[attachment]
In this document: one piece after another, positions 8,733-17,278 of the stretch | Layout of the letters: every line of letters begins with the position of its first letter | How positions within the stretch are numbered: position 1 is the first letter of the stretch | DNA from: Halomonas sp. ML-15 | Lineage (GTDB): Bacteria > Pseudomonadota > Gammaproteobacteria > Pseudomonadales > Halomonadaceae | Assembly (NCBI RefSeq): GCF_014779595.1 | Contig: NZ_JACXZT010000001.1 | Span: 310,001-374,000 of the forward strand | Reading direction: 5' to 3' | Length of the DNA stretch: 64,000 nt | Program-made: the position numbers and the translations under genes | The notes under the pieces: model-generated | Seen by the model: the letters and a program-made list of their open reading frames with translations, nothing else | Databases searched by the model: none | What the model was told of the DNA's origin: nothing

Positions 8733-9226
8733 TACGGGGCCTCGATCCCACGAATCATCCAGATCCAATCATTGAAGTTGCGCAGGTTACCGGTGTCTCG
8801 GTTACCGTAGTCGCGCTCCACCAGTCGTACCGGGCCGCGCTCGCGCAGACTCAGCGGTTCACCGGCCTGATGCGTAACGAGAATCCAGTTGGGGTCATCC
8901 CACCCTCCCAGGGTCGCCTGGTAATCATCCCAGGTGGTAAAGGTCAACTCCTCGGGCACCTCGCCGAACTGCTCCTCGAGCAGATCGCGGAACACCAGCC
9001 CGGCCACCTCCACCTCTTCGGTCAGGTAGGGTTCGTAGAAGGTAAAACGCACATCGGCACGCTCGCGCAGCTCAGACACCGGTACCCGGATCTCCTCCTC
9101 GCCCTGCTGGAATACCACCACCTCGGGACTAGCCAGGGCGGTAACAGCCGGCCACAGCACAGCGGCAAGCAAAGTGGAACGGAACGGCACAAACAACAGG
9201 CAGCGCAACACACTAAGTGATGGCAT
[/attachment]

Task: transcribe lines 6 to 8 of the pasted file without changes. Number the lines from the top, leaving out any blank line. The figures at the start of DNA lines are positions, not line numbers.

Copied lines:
9001 CGGCCACCTCCACCTCTTCGGTCAGGTAGGGTTCGTAGAAGGTAAAACGCACATCGGCACGCTCGCGCAGCTCAGACACCGGTACCCGGATCTCCTCCTC
9101 GCCCTGCTGGAATACCACCACCTCGGGACTAGCCAGGGCGGTAACAGCCGGCCACAGCACAGCGGCAAGCAAAGTGGAACGGAACGGCACAAACAACAGG
9201 CAGCGCAACACACTAAGTGATGGCAT